Morris, A. W. Graham, Jr., J. W. Hester, John Webb, and 
Mr. Hill. The toastmaster, Dr. N. M. Ferebee presided in a 
happy manner. 

The alumni voted to give a University scholarship to some 
Granville County boy. Officers elected were : President, R. 
H. Lewis, Jr., '98 ; Secretary, F. M. Pinnix, '98. Secretary 
Pinnix reports that "while the Granville alumni have always 
been loyal, it is easy to say that their interest in their Alma 
Mater has never been greater than it is now." 


The Wake County Alumni Association held its annual ban- 
quet on the evening of October 12th at the Yarborough House, 
Raleigh. Twenty-five members were present. W. B. Snow, 
president of the association, acted as toastmaster. 

Dr. Chas. S. Mangum, of the University faculty, was the 
guest of honor and chief speaker. He told of the advance- 
ment of the University in the twenty years of his connection 
with it as a member of the faculty. He outlined the present 
activities. and aims of the University, and explained that ath- 
letics were not now so dominant in college life as they had 
been at one time, this because other interests have sprung 
up in recent years. 

During the evening the toastmaster called on the following 
members present who responded with interesting talks : J.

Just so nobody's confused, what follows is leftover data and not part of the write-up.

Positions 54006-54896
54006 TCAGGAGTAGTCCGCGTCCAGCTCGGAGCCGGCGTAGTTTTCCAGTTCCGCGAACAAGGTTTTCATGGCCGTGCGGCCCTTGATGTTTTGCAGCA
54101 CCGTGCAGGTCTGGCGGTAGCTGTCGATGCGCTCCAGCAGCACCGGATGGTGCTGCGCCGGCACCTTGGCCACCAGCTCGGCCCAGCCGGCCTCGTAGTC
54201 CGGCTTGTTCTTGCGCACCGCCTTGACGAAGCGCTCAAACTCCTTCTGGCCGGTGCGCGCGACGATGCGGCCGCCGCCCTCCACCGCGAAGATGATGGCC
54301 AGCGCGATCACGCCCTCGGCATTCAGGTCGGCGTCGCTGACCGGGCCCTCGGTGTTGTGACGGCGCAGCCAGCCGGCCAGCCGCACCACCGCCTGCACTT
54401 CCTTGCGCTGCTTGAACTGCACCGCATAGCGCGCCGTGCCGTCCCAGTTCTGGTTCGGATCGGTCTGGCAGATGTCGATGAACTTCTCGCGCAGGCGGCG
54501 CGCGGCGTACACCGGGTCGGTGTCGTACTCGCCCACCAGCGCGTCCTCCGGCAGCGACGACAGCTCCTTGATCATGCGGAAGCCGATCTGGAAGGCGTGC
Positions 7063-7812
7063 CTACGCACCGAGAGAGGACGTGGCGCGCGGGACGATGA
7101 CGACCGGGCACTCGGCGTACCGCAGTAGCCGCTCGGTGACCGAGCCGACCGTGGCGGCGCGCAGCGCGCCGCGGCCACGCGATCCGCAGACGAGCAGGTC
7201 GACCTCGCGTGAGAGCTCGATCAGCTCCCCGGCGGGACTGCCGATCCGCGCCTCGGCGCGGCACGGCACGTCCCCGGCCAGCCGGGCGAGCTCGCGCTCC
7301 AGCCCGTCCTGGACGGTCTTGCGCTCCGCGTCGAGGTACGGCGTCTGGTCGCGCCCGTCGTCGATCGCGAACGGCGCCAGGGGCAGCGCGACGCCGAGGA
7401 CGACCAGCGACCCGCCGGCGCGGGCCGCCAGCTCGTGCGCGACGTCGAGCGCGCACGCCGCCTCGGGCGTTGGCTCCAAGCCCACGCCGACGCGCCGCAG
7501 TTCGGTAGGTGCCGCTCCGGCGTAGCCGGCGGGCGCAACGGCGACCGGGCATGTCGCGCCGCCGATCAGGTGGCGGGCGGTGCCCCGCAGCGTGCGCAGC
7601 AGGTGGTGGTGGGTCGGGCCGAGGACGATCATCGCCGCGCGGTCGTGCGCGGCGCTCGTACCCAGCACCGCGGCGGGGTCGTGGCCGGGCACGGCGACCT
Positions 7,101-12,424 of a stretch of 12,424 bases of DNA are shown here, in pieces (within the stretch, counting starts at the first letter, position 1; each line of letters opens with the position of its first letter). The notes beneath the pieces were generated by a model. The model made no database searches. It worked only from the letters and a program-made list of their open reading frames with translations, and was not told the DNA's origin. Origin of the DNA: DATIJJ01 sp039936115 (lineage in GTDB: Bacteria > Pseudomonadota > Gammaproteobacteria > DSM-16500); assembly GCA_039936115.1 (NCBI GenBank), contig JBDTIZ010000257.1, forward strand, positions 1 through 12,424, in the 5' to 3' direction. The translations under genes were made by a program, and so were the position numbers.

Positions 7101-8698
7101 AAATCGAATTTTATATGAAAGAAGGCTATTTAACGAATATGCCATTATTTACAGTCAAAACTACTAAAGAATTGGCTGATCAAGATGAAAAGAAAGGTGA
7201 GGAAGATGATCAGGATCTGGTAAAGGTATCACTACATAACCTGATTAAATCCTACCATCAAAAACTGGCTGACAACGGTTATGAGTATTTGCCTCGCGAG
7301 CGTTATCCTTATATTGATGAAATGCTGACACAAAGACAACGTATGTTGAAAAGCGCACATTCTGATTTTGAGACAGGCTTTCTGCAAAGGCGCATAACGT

S. Mann, Frank M. Harper, W. A. Graham, R. E. Parker, 
J. Bryan Grimes. 

The officers elected for the ensuing year were : President, 
Richard S. Busbee, '98; Secretary, J. B. Cheshire, Jr., '02. 
The president was authorized to appoint a committee whose 
duty it should be to keep the people of the county at large 



in touch and sympathy with the University and to see that the 
county gets the full benefit of the extension work. 

The Wake County alumni have an altogether well-founded 
pride in the fact that this year their county furnishes 52 
students to the University. This is the largest attendance 
from any county in the State. 


The Richmond County Alumni Association celebrated with 
a splendid banquet served in the Hotel Rockingham on the 
evening of October 12th. There were present as guests repre- 
sentatives of all the State Colleges. W. N. Everett, president 
of the association and a trustee of the University, presided 
as toastmaster. The first speaker was Claude Gore, who